Time is a critical factor and scarce resource in many organizations, thus something to be managed meticulously. Applying design thinking takes time, and unless this fundamental prerequisite is present, the benefits from embarking on the design train will most probably be limited. There are good reasons for why a design process cannot be rushed; the engagement of multiple stakeholders, numerous iterations as the scope of the problem as well as the approach needed to mitigate it emerges, continuous prototyping and measures to validate whether they point towards the best possible outcome – all managed with the same care and scrutiny as any other project undertaken by the organization. As a matter of fact, companies that manage design effectively attain significantly better results from using design than those, which do not, as described in “Design Management Capability: Its mediating Role between Organizational Learning Capability and Innovation Performance in SMEs” (FERNÁNDEZ-­‐MESA et al., 2012) However, it needs to be managed based on the fundamental assumption that the iterative and cyclic nature of the design process does take time.

Another inherent element in the design process is reflection. Reflection is the processing of abstractions, based on previous experience, knowledge, values and aspirations. Systemic thinking requires the ability to abstract from and challenge the already existing imagery of the situation at hand. Abstractions require time and space to reflect, and just as important – an openness to add intuition and tacit knowledge – our own as well as others’ – to the formalised knowledge in which our professional identity often rests. Tacit knowledge is silent and unarticulated – thus, we need to give its articulation time for it to become coherent and valuable input to the process.


The book “Betterness: Economics for Humans” deal with the need for both time and space for reflection. “We seem to be clueless about making room for deep questioning and thinking: reflecting. Our doing/reflecting ratio is wildly out of whack. Most action items might just be distraction items — from the harder work of sowing and reaping breakthroughs that matter.” (HAQUE, 2011)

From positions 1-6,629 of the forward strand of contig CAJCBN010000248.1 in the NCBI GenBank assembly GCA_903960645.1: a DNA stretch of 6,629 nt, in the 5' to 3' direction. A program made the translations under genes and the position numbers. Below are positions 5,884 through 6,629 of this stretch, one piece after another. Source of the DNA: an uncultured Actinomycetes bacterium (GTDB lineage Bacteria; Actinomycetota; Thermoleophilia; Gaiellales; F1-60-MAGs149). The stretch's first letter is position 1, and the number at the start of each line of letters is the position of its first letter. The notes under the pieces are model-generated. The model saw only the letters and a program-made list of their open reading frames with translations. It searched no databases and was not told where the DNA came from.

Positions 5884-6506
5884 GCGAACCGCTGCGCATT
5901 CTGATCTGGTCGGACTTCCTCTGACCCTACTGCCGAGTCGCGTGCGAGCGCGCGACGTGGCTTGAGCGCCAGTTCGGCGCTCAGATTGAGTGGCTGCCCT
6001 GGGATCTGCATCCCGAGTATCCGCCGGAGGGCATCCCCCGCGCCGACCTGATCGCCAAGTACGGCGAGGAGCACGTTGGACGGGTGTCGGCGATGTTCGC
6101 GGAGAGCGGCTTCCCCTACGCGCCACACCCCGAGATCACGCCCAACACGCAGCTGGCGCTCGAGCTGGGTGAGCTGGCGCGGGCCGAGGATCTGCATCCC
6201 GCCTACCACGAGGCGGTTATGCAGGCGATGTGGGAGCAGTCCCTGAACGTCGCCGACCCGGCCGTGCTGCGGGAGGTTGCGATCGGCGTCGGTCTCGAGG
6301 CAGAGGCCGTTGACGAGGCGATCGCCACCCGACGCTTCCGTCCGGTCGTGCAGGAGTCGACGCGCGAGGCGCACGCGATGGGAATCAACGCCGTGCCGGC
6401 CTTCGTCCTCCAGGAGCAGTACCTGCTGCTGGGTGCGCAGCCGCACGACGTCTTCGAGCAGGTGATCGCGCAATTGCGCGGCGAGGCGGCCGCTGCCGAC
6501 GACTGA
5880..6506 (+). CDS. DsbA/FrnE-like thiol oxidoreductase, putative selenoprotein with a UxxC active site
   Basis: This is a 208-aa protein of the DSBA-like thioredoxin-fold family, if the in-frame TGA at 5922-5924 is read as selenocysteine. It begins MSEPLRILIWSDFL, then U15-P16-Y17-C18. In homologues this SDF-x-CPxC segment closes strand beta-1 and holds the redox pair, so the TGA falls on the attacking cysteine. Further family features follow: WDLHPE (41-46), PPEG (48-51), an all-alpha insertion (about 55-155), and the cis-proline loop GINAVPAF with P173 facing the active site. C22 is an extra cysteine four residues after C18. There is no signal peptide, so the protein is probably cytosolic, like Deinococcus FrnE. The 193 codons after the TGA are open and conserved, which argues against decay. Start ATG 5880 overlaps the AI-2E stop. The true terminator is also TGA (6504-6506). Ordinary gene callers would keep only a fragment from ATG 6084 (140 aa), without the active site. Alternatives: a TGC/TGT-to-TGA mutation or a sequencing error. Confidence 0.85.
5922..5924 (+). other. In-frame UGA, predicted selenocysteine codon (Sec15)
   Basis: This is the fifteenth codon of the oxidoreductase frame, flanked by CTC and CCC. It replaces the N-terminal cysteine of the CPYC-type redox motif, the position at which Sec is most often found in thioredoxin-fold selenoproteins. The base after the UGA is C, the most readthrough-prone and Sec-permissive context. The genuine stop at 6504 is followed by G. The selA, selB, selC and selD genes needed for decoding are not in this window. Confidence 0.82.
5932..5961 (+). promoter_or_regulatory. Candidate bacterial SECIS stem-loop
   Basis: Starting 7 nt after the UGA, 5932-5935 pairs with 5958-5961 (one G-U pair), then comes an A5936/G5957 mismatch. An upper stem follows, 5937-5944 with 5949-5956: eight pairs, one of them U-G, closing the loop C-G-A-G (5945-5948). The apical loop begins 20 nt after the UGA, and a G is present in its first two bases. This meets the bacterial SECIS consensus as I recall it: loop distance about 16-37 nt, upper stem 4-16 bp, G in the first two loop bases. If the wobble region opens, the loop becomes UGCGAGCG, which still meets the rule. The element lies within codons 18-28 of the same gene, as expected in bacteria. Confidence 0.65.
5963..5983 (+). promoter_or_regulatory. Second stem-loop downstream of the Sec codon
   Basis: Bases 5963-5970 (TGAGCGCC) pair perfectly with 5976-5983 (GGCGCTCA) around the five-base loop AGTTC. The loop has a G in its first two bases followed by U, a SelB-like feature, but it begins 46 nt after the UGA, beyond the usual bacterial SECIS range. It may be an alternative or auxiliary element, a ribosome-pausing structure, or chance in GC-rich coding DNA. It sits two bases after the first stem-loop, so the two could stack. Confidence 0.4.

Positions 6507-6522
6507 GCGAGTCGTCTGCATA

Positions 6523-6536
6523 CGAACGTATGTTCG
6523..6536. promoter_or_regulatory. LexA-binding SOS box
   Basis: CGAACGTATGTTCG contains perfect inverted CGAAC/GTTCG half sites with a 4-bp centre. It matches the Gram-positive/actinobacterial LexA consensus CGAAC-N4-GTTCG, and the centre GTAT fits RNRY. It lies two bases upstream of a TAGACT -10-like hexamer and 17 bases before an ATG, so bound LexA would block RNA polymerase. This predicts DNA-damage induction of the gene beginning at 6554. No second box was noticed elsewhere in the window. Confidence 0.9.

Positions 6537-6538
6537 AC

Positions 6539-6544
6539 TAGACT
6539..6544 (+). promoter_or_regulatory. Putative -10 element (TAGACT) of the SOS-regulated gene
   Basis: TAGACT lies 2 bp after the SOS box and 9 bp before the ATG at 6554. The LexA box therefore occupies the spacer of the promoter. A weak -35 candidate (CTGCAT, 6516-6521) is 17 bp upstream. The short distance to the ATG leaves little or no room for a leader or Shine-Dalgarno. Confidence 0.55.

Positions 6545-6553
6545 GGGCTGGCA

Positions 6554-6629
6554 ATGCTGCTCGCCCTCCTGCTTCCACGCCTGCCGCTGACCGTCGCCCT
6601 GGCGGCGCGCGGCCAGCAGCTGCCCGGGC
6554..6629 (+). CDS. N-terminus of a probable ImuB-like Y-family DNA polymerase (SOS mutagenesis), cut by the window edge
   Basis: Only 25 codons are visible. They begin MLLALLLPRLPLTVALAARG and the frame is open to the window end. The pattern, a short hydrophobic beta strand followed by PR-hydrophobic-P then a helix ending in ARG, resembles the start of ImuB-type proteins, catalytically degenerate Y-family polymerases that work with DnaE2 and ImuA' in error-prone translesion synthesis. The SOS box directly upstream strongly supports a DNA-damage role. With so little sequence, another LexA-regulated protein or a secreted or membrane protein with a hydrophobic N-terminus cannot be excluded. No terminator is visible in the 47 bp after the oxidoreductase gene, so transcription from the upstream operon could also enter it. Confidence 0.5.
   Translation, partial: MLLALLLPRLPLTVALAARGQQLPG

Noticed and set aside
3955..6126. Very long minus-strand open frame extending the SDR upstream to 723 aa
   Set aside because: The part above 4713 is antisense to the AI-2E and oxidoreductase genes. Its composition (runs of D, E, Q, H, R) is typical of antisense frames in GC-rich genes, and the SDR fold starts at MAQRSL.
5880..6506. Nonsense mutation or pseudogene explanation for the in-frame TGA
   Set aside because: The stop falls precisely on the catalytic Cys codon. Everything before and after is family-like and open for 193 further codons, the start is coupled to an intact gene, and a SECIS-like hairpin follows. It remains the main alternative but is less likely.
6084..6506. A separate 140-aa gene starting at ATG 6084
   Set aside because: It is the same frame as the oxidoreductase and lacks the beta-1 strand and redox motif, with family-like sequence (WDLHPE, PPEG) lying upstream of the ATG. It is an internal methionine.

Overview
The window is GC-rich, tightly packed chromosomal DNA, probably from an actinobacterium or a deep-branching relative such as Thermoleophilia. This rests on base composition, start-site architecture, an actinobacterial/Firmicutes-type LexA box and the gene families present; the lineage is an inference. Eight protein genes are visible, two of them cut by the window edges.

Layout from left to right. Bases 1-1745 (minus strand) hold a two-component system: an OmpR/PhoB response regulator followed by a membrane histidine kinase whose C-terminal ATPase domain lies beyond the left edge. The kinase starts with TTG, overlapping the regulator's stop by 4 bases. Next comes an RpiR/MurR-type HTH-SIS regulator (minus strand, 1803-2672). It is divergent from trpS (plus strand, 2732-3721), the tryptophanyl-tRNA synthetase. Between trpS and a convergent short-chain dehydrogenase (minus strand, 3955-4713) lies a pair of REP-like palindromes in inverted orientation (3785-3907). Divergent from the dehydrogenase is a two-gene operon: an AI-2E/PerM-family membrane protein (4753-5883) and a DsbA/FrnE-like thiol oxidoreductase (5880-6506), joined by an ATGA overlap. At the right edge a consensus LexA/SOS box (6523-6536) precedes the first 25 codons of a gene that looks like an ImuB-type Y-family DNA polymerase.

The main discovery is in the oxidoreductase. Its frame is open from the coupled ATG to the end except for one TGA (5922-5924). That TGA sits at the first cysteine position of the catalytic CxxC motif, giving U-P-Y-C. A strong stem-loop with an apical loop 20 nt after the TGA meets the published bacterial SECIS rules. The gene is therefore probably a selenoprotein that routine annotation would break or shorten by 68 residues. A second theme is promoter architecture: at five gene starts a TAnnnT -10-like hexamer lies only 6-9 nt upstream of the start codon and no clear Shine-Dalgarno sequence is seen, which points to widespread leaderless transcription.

Suitable physical conditions for pursuing intellectual processing of the questions and situations we face on a daily basis is not something that should be left to the individual and his or her personal priorities. Just as the individual should not be expected to decide on how much and when to take time for reflection at work, as individuals can rarely decide for themselves to make it a natural, respected and recognised professional activity – physical space, which is appropriate to the structured activity of reflecting on, discussing and processing often complex information needs to be created. It has to be addressed – just like any other tool or appropriate ICT solution – as a structural and political element of the framework offered to teams and individuals. Hence, the responsibility of providing time, but also appropriate physical facilities for reflection rests with those, who are also responsible for corporate culture, strategic direction and for which goals to pursue.

There is no fixed formula for what a creative space looks like or what it contains, but in general, it needs to feel and look different from the offices or work spaces where other structured activities take place. There are numerous examples of very successful companies offering such spaces. Such dedicated areas are often characterized by an informal and laid-­‐ back ambience, different colors and materials, and different types of furniture than elsewhere in the work environment. However, certain elements of functionality also need to be present, such as surfaces suitable to illustrate and make notes as the process proceeds.

The design process